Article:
Climate Change Minister James Shaw has asked Prime Minister Jacinda Ardern to offer to send firefighters to Brazil to help battle the Amazonian forest fires.
But the Brazilian Government has not yet responded to any of New Zealand's offers to help fight the massive fires.
This comes as the country's President, Jair Bolsonaro, continues to come under international pressure.
Speaking to the Herald, Climate Change Minister James Shaw was critical of Bolsonaro and said he was "trashing not just the Brazilian environment, but the global environment".
The Brazilian President was: "willing to basically make a wasteland of our home in return for a perception of economic gain," Shaw said.
He added that Brazilian voters will be having a sense of "buyers regret" after electing Bolsonaro as President.
But Shaw stopped short of saying he should resign.
Tens of thousands of fires are raging across the Amazon – many of which have been caused by farmers clearing land.
Shaw said there has been a "gargantuan" amount of carbon dioxide released into the atmosphere from the largest fires that have been set in many years.
New Zealand has a role to play in the fight, Shaw said, adding that firefighters were sent to Australia to fight massive blazes last year.
The same offer should be made to Brazil, Shaw said.
On Monday, Prime Minister Jacinda Ardern said she instructed foreign affairs officials to "raise New Zealand's concerns" directly with the Brazilian Government.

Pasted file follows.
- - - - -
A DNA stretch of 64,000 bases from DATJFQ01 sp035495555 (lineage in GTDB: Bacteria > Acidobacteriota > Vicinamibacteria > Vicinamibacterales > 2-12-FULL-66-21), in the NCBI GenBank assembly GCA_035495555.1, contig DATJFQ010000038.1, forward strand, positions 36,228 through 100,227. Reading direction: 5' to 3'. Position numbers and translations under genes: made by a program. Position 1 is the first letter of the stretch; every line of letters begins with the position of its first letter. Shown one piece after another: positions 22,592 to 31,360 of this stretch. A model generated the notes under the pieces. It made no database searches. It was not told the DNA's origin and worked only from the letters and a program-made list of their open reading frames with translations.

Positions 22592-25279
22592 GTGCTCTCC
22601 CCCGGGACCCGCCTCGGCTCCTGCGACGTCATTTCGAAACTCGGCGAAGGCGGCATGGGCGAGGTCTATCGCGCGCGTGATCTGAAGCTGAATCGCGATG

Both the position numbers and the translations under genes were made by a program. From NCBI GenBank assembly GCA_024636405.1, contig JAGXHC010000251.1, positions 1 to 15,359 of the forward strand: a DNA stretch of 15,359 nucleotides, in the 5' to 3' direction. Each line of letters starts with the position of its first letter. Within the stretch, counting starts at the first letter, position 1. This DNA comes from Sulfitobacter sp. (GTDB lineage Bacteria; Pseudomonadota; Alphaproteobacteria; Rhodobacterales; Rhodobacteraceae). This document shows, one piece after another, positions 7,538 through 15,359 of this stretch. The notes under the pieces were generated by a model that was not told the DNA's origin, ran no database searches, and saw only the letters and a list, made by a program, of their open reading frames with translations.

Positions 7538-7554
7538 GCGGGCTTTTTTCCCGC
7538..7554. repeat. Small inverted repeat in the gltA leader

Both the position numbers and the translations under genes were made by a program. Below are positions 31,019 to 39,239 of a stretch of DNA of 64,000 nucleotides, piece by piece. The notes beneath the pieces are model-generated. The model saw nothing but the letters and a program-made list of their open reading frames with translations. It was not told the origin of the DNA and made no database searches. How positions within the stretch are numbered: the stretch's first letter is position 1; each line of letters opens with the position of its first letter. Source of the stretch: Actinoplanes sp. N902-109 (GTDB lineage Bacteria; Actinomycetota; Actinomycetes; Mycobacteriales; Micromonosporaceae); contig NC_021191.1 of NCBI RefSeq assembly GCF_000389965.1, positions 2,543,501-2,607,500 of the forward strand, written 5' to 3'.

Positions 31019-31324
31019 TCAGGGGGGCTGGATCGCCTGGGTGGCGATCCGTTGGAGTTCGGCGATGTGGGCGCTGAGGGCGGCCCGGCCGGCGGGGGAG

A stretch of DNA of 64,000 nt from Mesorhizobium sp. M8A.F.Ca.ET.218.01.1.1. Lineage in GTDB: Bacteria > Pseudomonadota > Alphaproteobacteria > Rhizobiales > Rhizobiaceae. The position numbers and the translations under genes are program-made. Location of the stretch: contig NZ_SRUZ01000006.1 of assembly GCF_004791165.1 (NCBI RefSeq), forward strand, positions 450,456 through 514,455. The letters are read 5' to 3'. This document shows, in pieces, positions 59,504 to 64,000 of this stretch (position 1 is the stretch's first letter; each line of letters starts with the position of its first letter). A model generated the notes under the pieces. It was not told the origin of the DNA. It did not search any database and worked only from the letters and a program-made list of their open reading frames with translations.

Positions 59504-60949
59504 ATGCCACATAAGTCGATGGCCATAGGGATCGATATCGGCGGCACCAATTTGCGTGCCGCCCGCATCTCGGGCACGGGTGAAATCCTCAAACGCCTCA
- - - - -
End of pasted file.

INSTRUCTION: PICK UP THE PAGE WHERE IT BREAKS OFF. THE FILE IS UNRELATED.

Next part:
A spokesman for the Prime Minister said Brazil has not yet responded to the Government's offer.
Earlier this week, the G7 offered US$22 million (NZ$35 million) in aid to fight the fires.
But Bolsonaro rejected that offer and wouldn't accept it unless he got an apology from French President Emmanuel Macron, who he said had accused him of "lying" about climate change.
Shaw said the pair should stop squabbling.
"Frankly, this is far too important for this kind of fairly juvenile behaviour and we need to get on with trying to put out the fires and reforesting afterwards."
Shaw said the US$22 million offer was nowhere near enough and would equate to roughly an hours' worth of expenditure.
"If you look at the scale of the fires, the fact that there are roughly 10,000 fires separately burning and the kind of effort that would need to be deployed, you would chew through US$22 million very quickly."
He wouldn't say how much he thought should have been offered, but said $20 million was lowballing it "when it comes to keeping the lungs of the planet operating".